Why does GPS positioning require four satellites?

  • I have a question on the GPS positioning algorithm. In all books I've read for 3D positioning we need four satellites, and I don't understand why.

    We need to calculate three variables: x, y, z. We know when satellite send the signal to earth and when we receive it we can measure the time the signal travel to earth by checking the shift in PRN generator. For what purpose do we need four satellite?

    We do NOT need to calculate x, y, and z. We need to calculate x, y, z _and_ time. See @starblue s answer for why.

  • Just a graphic to add to M'vy's answer.

    From Geocommons:

    enter image description here

    This is a high-tech version of triangulation, called trilateration. The first satellite locates you somewhere on a sphere (top left of Figure). The second satellite narrows your location to a circle created by the intersection of the two satellite spheres (top right). The third satellite reduces the choice to two possible points (bottom left). Finally, the forth satellite helps calculate a timing and location correction and selects one of the remaining two points as your position (bottom right).


    As R.K. points out, this is not a form of triangulation. Even when GPS is leveraging more than 4 satellites, it is still doing trilateration, as opposed to multilateration, which GPS does not use.

    Multilateration should not be confused with trilateration, which uses distances or absolute measurements of time-of-flight from three or more sites, or with triangulation, which uses the measurement of absolute angles. Both of these systems are also commonly used with radio navigation systems; trilateration is the basis of GPS.

    +1 Nice graphic. I have an issue with the quoted text though. Trilateration is not a high-tech version of triangulation. It's a totally different beast.

    cool graphic @kirk

    technically you can leave out the 4th if you assume you at the point which is closer to 6,371 km away from the center of the earth (only works for ground bound devices)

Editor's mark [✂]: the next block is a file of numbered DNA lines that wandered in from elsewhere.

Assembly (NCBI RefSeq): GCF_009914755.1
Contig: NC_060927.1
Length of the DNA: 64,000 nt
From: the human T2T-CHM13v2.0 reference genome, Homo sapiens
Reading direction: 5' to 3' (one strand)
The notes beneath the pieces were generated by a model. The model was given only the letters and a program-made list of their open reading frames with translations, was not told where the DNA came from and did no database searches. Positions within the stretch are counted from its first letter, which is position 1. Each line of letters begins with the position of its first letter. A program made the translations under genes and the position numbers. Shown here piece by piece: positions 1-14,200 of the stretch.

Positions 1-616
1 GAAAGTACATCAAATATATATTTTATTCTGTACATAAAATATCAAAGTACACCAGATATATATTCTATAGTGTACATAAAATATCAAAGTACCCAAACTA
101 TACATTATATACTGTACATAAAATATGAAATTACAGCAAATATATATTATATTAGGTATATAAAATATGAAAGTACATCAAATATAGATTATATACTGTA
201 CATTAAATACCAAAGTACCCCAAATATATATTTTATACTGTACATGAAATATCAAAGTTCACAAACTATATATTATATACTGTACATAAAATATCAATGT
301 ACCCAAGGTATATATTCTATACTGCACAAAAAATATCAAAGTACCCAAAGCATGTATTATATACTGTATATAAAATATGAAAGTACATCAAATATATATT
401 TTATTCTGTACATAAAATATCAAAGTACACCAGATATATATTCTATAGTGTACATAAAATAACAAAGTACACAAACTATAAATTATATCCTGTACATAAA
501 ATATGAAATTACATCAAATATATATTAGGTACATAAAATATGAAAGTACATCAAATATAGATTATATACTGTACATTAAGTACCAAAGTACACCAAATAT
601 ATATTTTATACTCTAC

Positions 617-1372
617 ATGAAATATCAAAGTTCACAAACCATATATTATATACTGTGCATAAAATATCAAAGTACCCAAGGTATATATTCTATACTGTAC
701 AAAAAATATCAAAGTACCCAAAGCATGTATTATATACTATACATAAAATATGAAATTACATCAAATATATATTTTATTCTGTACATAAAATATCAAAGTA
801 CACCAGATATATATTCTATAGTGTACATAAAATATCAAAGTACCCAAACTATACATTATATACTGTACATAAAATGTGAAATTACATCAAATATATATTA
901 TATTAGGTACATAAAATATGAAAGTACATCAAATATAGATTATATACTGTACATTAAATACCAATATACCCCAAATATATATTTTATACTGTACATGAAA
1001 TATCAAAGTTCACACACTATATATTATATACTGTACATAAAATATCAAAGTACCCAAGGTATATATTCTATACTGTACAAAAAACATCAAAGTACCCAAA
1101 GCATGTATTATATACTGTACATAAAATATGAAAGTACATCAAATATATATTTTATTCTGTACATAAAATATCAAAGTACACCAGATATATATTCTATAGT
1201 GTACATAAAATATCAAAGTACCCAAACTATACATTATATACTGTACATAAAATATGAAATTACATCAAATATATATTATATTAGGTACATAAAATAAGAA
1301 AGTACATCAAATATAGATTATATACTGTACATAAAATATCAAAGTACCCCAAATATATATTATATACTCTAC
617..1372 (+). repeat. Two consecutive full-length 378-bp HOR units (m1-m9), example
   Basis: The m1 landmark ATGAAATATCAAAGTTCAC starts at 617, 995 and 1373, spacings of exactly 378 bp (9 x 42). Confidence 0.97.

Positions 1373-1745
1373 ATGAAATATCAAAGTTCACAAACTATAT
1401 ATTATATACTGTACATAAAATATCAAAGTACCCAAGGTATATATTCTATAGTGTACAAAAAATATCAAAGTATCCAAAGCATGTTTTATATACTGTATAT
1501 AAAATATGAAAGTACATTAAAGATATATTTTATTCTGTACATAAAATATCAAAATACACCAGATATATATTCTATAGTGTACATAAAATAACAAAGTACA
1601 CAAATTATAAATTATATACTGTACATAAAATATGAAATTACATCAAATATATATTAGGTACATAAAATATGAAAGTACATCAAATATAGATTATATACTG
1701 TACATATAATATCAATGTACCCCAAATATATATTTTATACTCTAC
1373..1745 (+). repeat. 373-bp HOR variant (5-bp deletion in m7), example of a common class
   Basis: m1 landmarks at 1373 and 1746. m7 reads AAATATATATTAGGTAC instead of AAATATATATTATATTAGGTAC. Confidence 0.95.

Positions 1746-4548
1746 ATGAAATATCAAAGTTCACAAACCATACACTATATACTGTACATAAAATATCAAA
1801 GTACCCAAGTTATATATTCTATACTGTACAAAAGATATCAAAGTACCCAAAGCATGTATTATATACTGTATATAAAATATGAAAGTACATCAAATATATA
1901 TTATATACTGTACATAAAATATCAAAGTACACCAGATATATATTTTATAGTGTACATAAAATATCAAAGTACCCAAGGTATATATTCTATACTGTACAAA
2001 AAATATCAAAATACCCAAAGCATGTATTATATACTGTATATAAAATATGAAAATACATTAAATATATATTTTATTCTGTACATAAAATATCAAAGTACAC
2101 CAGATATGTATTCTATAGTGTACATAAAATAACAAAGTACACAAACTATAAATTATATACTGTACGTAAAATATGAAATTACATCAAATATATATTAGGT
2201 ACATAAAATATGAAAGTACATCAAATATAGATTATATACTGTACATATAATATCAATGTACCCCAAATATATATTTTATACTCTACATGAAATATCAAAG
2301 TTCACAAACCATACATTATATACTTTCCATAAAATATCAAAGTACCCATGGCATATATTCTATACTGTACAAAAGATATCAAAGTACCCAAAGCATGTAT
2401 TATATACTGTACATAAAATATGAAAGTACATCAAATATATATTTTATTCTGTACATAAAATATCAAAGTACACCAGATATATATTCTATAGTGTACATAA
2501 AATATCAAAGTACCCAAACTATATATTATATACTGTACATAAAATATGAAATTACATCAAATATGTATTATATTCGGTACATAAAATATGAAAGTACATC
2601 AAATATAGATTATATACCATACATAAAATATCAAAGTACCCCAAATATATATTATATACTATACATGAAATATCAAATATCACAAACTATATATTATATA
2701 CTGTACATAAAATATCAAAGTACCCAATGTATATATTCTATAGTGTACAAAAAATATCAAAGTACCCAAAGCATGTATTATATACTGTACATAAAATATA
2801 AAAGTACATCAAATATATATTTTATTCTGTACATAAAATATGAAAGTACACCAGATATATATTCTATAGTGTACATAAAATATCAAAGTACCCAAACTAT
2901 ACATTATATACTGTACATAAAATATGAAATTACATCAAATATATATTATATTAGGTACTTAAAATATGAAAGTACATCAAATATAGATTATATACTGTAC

I think this answer is technically incorrect. For GPS to work, your receiver generates the same codes the satellites generate, and it compares the one generated with the one received in order to compute the time difference, and hence distance from the satellite. For this to work you need to know TIME. (An aside, GPS time is very, very precise.) The minimum number of satellites required to work out your position is 4, because you're solving for X, Y, Z and TIME. YOu do get an ambiguous position, either on the Earth's surface or up in space, you can trivially dismiss one of these.

    Agreed with @AlexLeith. Though so far this answer is still the most helpful, it is still technically wrong. If you have an accurate clock, you only need three satellites. The fourth satellite is required if you don't have an accurate clock.

    This answer down plays the real reason you need a 4th satellite in favor of the bad reason you need a 4th satellite. The fourth satellite is needed for time, not picking one of two positions (one far out in space). @zaTricky and Leith are correct. As written, this answer is misleading at best.

    One satellite cannot give you your range, it can only transmit when it was at a certain position.

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Content dated before 6/26/2020 9:53 AM